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In April of this year, we started a series of articles at Network Heresy on the topic of policy in the data center. The first of these articles, which I mentioned in this post, focused on the problem of policy in the data center. This was a great introduction to the need for policy and the challenges with the current ways of addressing policy in the data center.

A short while ago, we published the second of our series on policy, titled “On Policy in the Data Center: The solution space”. This post describes the key features/functionality that a policy system must have to address the challenges identified in part 1 of the series. In a nutshell (I highly recommend you go read the full article), these key areas include:

  • The sources from which policy is derived
  • The language(s) used to express policy
  • The way policy systems interact with data center services
  • The actions a policy system can take

I really liked this statement from the article (this is in reference to how a policy system interacts with other services in the data center):

A policy system by itself is useless; to have value, the policy system must interact and integrate with other data center or cloud services.

The relationship between a policy system and the ecosystem of data center services with which it interacts is so critical. Having a policy system is great, but if the policy system can’t be integrated with other data center or cloud services, then it’s not very useful, is it?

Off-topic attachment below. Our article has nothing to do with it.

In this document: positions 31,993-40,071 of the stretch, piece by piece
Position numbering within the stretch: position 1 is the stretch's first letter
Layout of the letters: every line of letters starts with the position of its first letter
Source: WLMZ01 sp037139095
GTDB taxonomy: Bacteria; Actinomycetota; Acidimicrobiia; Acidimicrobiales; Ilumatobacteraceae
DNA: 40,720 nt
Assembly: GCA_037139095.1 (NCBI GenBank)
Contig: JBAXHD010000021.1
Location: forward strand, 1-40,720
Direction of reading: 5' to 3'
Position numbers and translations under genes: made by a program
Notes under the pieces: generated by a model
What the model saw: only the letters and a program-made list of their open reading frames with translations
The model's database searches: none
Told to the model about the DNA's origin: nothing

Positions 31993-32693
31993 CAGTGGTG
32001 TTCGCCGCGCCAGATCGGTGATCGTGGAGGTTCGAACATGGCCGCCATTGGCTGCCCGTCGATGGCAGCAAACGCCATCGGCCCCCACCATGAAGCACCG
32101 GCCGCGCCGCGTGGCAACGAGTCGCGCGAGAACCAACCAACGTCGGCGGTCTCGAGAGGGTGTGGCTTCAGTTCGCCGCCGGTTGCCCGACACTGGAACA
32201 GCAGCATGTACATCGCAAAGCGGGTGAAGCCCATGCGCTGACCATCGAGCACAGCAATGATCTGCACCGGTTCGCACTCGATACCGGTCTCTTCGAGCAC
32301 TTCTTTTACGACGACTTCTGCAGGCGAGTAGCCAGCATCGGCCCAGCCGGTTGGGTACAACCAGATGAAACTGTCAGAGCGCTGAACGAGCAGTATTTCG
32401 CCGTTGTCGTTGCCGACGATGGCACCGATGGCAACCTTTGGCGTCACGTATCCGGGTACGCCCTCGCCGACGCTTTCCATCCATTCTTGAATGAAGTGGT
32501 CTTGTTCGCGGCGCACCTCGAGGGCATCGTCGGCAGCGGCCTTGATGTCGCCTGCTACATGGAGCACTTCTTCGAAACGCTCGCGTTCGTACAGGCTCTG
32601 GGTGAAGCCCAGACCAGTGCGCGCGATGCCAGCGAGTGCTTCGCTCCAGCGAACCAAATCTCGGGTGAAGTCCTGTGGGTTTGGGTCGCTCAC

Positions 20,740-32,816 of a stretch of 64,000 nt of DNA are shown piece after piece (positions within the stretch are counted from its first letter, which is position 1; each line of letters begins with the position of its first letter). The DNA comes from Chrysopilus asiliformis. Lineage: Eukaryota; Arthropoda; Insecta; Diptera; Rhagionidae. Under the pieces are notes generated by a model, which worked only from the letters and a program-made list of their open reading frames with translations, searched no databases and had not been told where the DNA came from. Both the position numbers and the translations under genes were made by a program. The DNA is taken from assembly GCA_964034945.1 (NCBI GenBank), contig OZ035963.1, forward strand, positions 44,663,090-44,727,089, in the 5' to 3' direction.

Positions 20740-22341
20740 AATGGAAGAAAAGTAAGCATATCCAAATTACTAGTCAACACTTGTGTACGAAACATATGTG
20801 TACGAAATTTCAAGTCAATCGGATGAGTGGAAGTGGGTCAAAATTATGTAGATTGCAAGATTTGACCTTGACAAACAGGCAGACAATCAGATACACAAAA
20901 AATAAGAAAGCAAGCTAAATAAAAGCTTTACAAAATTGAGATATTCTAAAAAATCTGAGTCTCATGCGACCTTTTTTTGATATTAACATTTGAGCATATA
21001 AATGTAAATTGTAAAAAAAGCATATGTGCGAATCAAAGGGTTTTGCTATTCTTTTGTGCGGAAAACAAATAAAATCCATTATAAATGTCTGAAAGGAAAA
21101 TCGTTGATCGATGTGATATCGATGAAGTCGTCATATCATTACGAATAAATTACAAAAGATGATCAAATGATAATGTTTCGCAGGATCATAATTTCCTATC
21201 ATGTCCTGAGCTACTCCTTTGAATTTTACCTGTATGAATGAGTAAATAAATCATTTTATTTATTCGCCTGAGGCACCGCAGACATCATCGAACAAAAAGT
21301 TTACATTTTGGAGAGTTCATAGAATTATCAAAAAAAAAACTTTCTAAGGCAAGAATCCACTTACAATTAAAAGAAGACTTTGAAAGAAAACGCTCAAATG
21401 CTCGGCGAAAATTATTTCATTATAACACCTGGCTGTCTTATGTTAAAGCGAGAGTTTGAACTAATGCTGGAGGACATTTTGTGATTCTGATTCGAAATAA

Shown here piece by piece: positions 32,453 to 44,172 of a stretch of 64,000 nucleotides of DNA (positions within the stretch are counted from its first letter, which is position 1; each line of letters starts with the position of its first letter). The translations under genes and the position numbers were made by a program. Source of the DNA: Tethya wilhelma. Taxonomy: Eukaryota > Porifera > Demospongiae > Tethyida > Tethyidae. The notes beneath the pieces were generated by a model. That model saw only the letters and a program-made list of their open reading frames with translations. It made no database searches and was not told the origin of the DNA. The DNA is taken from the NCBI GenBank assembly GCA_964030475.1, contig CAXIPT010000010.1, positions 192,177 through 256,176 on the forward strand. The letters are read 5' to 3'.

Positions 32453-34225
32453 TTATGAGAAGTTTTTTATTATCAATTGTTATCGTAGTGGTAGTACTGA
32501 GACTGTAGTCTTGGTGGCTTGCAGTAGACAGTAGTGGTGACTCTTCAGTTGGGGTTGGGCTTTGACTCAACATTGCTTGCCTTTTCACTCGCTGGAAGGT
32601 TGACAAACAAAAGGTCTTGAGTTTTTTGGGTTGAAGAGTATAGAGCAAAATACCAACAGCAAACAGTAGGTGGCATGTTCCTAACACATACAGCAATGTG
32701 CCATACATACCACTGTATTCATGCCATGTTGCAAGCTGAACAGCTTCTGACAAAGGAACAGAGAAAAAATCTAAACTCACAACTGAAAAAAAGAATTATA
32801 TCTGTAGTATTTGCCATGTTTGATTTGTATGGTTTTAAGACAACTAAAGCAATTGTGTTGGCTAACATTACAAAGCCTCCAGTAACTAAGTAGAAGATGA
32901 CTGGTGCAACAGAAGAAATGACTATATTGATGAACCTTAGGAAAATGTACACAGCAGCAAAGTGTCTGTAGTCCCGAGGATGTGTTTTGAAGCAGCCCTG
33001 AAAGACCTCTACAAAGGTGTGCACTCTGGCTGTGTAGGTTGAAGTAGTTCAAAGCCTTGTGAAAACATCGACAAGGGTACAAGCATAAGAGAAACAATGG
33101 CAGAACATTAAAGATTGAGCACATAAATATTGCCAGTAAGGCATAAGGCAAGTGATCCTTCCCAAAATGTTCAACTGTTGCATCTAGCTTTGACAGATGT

Go have a look at the second post in the series on policy in the data center and feel free to join in the conversation. You can leave comments here or at the Network Heresy site.

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In an earlier post, I provided an introduction to OpenStack Heat, and provided an example Heat template that launched two instances with a logical network and a logical router. Here I am going to provide another view of a Heat template that does the same thing, but uses YAML and the HOT format instead of JSON and the CFN format.

Here’s the full template (click here if the code box below isn’t showing up):

I won’t walk through the whole template again, but rather just talk briefly about a couple of the differences between this YAML-encoded template and the earlier JSON-encoded template:

  • You’ll note the syntax is much simpler. JSON can trip you up on commas and such if you’re not careful; YAML is simpler and cleaner.
  • You’ll note the built-in functions are different, as I pointed out in my first Heat post. Instead of using Ref to refer to an object defined elsewhere in the template, HOT uses get_resource instead.